New York firefighter Kevin Deane was skiing in lovely Vail, Colorado on April 1, 2007 when he fell and suffered a spinal cord injury requiring cervical discectomy and fusion surgery that was performed there without complication. When he flew back to New York City to undergo rehabilitation at Mount Sinai Hospital on April 6th, tragedy ensued. Kevin was admitted to the hospital that afternoon (a Friday) and he died about 60 hours later at 2:30 a.m. on April 9th (a Monday). He was 39 years old.

The cause of death was hemorrhage and aspiration of blood caused by the erosion of the surgically implanted hardware into the esophagus.

Here is what the hardware in the neck looks like after fusion surgery:

Claiming that this was a preventable death, a wrongful death lawsuit was filed against the hospital seeking not only damages for negligence but also punitive damages. It’s extremely rare that a punitive damages claim (in which plaintiffs must prove reckless indifference) is even allowed to be considered by a jury in a medical malpractice case. And that’s what the hospital argued here in making a motion to dismiss that part of the suit; however, the judge disagreed – strongly – and issued a decision released this week in Deane v. Mount Sinai Hospital. The punitive damages claim was allowed to proceed and be considered by the jury.

The judge stated that the hospital appeared to have made the following tragic mistakes:

  • after his admission, no attending physician ever saw Mr. Deane during the 2 1/2 days at the hospital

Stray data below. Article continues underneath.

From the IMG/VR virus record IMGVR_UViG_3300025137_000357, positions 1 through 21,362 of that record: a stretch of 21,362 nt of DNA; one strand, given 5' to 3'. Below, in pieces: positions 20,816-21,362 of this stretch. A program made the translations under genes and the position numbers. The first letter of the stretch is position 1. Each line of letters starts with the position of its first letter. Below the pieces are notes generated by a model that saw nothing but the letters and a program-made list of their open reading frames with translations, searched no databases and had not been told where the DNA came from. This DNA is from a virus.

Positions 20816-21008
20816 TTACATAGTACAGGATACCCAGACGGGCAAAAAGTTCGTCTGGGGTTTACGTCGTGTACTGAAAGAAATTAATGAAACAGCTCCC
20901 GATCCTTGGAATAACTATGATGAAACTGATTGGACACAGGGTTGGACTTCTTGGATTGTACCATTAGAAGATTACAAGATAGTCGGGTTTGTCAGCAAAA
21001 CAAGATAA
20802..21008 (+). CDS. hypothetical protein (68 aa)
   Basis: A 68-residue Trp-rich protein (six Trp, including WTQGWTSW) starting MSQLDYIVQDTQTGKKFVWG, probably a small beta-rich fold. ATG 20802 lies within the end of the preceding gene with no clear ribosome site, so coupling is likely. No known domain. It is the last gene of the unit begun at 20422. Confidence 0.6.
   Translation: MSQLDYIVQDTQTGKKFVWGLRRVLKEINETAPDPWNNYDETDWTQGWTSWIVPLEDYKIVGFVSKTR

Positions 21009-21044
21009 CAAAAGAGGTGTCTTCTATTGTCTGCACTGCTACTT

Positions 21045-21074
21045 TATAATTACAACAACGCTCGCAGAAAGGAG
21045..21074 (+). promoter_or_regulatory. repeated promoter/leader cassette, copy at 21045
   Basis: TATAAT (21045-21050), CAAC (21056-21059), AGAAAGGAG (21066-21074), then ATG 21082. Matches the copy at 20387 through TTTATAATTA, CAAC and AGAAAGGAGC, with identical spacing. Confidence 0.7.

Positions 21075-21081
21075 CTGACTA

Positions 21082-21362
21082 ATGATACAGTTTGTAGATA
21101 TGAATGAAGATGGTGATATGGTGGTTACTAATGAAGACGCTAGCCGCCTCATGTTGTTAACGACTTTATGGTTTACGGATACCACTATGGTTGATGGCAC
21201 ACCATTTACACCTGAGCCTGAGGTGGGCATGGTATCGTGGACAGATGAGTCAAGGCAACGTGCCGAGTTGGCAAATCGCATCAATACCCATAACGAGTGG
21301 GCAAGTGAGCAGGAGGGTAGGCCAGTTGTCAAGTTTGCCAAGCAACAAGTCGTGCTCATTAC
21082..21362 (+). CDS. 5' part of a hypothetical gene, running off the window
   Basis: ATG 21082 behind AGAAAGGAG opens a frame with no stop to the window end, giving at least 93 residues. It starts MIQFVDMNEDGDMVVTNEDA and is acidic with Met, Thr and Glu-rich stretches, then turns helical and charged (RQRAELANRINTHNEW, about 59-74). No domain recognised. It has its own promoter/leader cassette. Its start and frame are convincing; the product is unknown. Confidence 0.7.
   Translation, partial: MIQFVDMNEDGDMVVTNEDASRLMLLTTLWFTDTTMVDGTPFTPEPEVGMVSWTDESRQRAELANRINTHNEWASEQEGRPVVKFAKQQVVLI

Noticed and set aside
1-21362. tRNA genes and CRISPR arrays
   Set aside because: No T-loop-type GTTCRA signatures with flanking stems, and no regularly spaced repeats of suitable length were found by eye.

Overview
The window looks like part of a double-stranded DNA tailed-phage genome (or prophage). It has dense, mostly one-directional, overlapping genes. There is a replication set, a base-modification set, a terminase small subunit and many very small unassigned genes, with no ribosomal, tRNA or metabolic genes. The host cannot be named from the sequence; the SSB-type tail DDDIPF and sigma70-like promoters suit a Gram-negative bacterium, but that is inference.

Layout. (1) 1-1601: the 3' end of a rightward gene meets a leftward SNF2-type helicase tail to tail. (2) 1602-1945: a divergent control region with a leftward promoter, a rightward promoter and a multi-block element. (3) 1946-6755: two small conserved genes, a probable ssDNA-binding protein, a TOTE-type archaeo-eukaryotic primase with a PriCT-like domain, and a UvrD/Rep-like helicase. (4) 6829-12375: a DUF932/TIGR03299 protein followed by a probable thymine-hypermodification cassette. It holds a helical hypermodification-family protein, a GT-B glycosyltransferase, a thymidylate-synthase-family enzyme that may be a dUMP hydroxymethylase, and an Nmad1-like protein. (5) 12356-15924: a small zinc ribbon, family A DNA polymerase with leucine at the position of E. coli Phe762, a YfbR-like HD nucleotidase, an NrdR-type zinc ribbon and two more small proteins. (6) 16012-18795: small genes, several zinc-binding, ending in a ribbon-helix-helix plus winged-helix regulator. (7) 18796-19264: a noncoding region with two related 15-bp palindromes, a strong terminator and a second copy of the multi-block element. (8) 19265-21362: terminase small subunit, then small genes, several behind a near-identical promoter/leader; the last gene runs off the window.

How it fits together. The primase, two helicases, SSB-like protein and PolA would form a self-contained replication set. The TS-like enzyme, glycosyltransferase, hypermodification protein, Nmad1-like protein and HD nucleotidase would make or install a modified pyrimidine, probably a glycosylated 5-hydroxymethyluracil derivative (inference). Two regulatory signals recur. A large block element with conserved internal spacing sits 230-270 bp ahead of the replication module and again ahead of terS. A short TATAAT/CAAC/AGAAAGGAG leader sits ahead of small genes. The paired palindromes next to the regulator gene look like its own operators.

• the weekend on call attending physician never showed up because he didn’t get a hospital email advising him he was on call and no one followed up to tell him
  • the other on call attending was unaware that her colleague had failed to show up for work and unaware that half of the 100 rehab patients (including Kevin Deane) were not under the care of an attending

It angered the judge that Mr. Deane was, as she described it, effectively abandoned for over two days prior to his death and that no one ever even tried to tell hospital administration that the on call attending was missing. This appeared to constitute gross negligence, recklessness and gross indifference to patient care as did the hospital’s lack of a system in place that would alert an administrator when an on call attending failed to arrive. Although this was merely a pre-trial decision on a motion to have the punitive damage claim dismissed, the judge’s strong language all but held as a matter of law that the hospital was reckless.

The decision was rendered two weeks before the trial date. Not surprisingly, the case settled (for an undisclosed amount) before the jury was picked.

Inside Information:

  • Mr. Deane was unmarried and without children and therefore the damages that could have been awarded in this case were pretty much limited to those for his pre-death conscious pain and suffering during his 2 1/2 days at the hospital [the length of time a decedent suffers before death will greatly affect this element of damages, as we discussed, here and here]
  • punitive damages against an employer (here, the hospital) for acts of its employees (here, the medical staff) are imposed only where management has authorized or participated in the reckless conduct – in this case plaintiff would have claimed that management’s inaction regarding the faulty email notification system warranted a punitive sanction

Even though the judge felt there was recklessness in this case, it would have been up to the jury to make that finding, or not. And because punitive damages are so rarely awarded in New York medical malpractice cases, and the standard of proof is so high and strict, there may have been a successful defense appeal of such an award had it been made.

One thing is perfectly clear, though: this was a tragic death and no amount of money can ever rectify the loss to the family of this young man.